1. On death, the deceased is taxed on the gain on capital assets as well as RIF and RRSP holdings held at death. Capital assets exclude a principal Residence, but include all investments such as Cottage, Rental properties, Corporations, Stocks and Bonds. The market value less adjusted cost base is applied here.


This is in addition to any “income” otherwise earned during the year, of course.


  1. An important exception to the above is that these assets may rollover to a spouse without taxation, effectively at original or adjusted cost base. However, the rules also allow latitude to elect to rollover any individual asset at market value.


  1. Many assets such as Cash, Term deposits, etc., may be “jointly owned” for the purpose of gifting on death. However, capital assets are characterized based on who funds the investment.


  1. Post-death, when there is no living spouse, and apart from joint assets, remaining assets move by law to the entity of the Estate. The appointment of an Executor is made by will or by the Court. The role of the Executor is to liquidate all assets in according to the will and pay the beneficiaries, expeditiously but, with due care to maximize the beneficiary pay-outs.


  1. The continued growth in value, or of income earned by these assets, become taxable to the Estate. The Executor is obliged by law to file annually T3 tax returns; and to apply for a Trust account by T3APP; and to request a Clearance Certificate TX21 once assets are liquidated in such a way that no further income need Refer to #10 respecting TX19!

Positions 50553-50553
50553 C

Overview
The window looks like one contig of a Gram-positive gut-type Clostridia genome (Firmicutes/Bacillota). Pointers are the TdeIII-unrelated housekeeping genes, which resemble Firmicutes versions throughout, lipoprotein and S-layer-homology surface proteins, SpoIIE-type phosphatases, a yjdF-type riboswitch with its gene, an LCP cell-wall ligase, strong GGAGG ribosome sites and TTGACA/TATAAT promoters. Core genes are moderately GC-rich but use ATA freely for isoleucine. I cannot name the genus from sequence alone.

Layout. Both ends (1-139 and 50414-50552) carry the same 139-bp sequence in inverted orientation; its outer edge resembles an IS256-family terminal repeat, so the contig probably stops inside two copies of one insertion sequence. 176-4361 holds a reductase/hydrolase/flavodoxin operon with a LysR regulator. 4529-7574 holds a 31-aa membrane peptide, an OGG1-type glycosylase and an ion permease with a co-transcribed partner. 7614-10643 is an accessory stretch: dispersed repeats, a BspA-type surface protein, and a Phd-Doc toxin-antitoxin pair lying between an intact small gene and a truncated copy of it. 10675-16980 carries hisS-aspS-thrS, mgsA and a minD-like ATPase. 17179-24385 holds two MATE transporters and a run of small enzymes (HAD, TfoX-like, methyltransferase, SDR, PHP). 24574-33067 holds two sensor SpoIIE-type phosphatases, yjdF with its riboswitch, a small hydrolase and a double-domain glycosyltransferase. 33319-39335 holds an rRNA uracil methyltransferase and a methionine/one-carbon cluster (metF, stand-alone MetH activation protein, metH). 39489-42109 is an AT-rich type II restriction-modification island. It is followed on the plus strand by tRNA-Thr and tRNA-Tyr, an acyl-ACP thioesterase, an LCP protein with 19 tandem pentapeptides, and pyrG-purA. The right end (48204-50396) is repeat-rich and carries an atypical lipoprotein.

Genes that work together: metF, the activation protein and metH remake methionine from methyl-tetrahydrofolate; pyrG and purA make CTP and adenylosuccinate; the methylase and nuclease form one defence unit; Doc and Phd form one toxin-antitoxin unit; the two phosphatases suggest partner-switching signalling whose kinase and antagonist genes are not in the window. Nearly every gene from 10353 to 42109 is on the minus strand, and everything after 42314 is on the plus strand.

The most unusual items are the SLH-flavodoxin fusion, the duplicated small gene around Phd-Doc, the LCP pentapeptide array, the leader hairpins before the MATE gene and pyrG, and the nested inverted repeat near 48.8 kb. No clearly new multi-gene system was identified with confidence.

1. The T3 allows a deduction for certain accounting fees and Legal fees.


  1. The law is clear that distributions to beneficiaries should proceed with due haste, so long as funds to cover liabilities are secured. Liabilities include income taxes, of course. Normally a holdback in the range of 5%-10% is retained for unseen


  1. Within 90 days of death, the Estate must file a Probate to the Court, defining “assets” and outlaying Probate tax, which varies up to 1.5% of assets of the deceased. The probated assets are taxed by the province in which the assets are based.


  1. Canada Revenue Agency takes its income tax enforcement seriously. Here are some issues:


  • It expects a T4 be issued to most individuals taking an executor fee;
  • Penalties and Interest are applied in the same way as to other taxpayers, for late filing and late tax payment;
  • Extensive audit


  1. Form TX19 is required to request CRA to ordinarily release of Executor and the related Estate of further income tax filings. This request may include Clearance of both T1 and T3 taxation returns.

In a TX19 request, CRA requires a high level of documented proof that all assets of the deceased that draw income taxes have been fully reported and taxed. CRA require substantial data/documents to permit comparison with the Tax returns filed for the Deceased. The details are listed on the Instructions for the TX19. Such as:

Date of death assets, ACB detailed; Fair Market Value of Property distributed; Statement of Distribution to date, detailed; Holdback and Plans for further Distribution;Details of Beneficiaries (SIN#, Address, etc);

This represents voluminous materials



Charles Russell CPA